HENDERSON — Since last October, the Mason County Sheriff’s Department has been strictly enforcing the posted speed limits on U.S. 35 and W.Va. 2, with funding help from the West Virginia Governor’s Highway Safety program.
During that time, the sheriff’s department has issued 323 citations for speeding along these targeted highways, with four felony arrests, 11 misdemeanor arrests and 26 drug arrests as a result of the increased enforcement.
“There have been no fatalities (on U.S. 35 or W.Va. 2) since the target enforcement began,” Beau Evans, of the governor’s highway safety program, said.
He added this is “quite remarkable” considering there were a few fatalities just prior to the target enforcement and there have been four fatalities so far this year in another part of his region, which includes Cabell County.
Sheriff Greg Powers spoke with members of the media Tuesday about the enforcement initiative, saying one of the issues concerning speed and distracted driving on U.S. 35 has been the 14.6-mile stretch that goes from four lanes to two. Powers said some of those not familiar with the road tend to drive like they are still on a four-lane highway.
“Some of the posted speed limits along the roadway vary from place to place,” Powers said. “In some sections where the speed limit is posted at 45 miles per hour, our deputies have clocked individuals driving in excess of 90 miles per hour.”
Evans said both W.Va. 2 and U.S. 35 are major trucking routes with heavy daily traffic volumes. Many local residents and thousands of out-of-state travelers use these roadways daily. In addition to the speeding motorist, the fact that U.S. 35 drops to two lanes shortly after entering West Virginia from Ohio has caused numerous crashes. Unfortunately, many drivers continue to drive at speeds that are unsafe on these segments of the roadway, according to a statement from the highway safety program.
“We’ve been able to slow a lot of that down by doing speed and aggressive driving enforcement,” Powers said, adding the deputies in his department are paid overtime to do this enforcement through the grant from the Governor’s Highway Safety program.
This means that “overtime” money doesn’t come out of the department’s regular budget, allowing for more highway safety coverage without putting an additional financial burden on the county to pay for it.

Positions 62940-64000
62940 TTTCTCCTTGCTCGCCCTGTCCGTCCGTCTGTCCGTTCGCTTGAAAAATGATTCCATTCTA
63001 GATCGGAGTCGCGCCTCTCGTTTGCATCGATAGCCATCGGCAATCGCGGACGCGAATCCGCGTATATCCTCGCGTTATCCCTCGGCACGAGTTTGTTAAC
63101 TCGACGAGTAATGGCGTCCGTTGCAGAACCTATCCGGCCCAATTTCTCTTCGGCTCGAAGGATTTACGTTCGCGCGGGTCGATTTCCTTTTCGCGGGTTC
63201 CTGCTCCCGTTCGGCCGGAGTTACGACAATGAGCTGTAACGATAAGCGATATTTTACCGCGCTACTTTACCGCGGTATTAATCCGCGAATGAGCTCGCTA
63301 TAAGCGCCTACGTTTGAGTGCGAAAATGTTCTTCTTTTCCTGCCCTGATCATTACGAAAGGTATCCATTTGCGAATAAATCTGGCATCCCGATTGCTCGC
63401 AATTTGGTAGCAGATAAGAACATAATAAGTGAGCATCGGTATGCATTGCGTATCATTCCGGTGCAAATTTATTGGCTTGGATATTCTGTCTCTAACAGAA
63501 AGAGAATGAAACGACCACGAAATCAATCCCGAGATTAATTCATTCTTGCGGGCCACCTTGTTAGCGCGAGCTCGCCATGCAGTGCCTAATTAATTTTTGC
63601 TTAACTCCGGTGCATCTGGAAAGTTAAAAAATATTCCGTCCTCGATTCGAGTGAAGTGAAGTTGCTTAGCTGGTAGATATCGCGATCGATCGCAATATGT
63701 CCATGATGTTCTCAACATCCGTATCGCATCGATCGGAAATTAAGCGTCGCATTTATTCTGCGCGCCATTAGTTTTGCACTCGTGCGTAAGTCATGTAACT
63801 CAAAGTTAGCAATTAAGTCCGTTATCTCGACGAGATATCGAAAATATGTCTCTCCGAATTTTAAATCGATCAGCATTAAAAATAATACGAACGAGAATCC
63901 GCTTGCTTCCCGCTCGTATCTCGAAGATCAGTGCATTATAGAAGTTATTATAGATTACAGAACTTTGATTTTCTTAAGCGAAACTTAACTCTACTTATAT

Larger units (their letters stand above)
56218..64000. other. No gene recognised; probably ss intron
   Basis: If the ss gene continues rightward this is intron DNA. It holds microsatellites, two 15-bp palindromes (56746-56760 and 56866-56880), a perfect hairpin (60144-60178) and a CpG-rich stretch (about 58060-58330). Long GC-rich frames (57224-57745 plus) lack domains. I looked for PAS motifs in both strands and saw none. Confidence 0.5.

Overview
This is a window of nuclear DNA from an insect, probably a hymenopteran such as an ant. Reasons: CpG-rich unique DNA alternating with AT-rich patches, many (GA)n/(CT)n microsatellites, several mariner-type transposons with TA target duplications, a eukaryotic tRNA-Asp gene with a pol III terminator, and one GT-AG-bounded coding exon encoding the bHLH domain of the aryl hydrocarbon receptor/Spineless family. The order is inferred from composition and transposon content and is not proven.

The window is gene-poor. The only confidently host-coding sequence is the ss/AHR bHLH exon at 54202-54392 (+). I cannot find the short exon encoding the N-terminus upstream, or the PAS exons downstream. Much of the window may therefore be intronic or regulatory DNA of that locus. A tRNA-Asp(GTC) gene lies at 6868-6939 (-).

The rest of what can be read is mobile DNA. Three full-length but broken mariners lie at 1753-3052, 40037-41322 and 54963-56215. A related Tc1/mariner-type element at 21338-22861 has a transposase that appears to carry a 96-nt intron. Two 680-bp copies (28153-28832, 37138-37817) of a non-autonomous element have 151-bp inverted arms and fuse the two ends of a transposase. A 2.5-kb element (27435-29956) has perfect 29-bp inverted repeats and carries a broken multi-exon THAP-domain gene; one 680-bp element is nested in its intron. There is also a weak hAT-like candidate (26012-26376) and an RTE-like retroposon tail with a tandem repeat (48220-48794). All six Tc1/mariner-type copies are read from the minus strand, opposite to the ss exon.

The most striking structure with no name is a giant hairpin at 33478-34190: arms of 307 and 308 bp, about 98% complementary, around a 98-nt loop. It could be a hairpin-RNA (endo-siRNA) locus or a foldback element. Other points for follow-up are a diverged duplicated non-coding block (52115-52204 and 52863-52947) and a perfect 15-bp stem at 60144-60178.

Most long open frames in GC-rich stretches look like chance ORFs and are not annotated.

Also speaking to media on Tuesday was Deana Spaulding, mother of the late Andrea Bailes who was killed when a drunk driver slammed into the vehicle in which she was riding in 2011, killing the 14-year old. Andrea would’ve graduated from Point Pleasant High School this year. Spaulding spoke while Ellie Andrick, a sixth-grader at Point Pleasant Intermediate School, held a photo of Andrea. Andrick is one of several members of “Andrea’s Army” which promotes awareness of the dangers of drunk driving.
Spaulding told those gathered, U.S. 35 and W.Va. 2 were two of the most dangerous roads she could think of in the area. She talked about the factors of driving under the influence, distracted driving and speeding, and how enforcement of these violations helps realize a common goal — saving lives.
Chief Deputy Dave Downing, also at the event, was the resource officer at PPJ/SHS when Bailes was killed. He said drunk driving is something that “never needs to happen.”
Due to the large number of crashes and injuries throughout the previous year, the Huntington Regional Office of the West Virginia Governor’s Highway Safety program awarded the sheriff’s department highway safety funds to conduct the overtime patrols throughout the 12-month grant period. The next phase of the enforcement began Tuesday.
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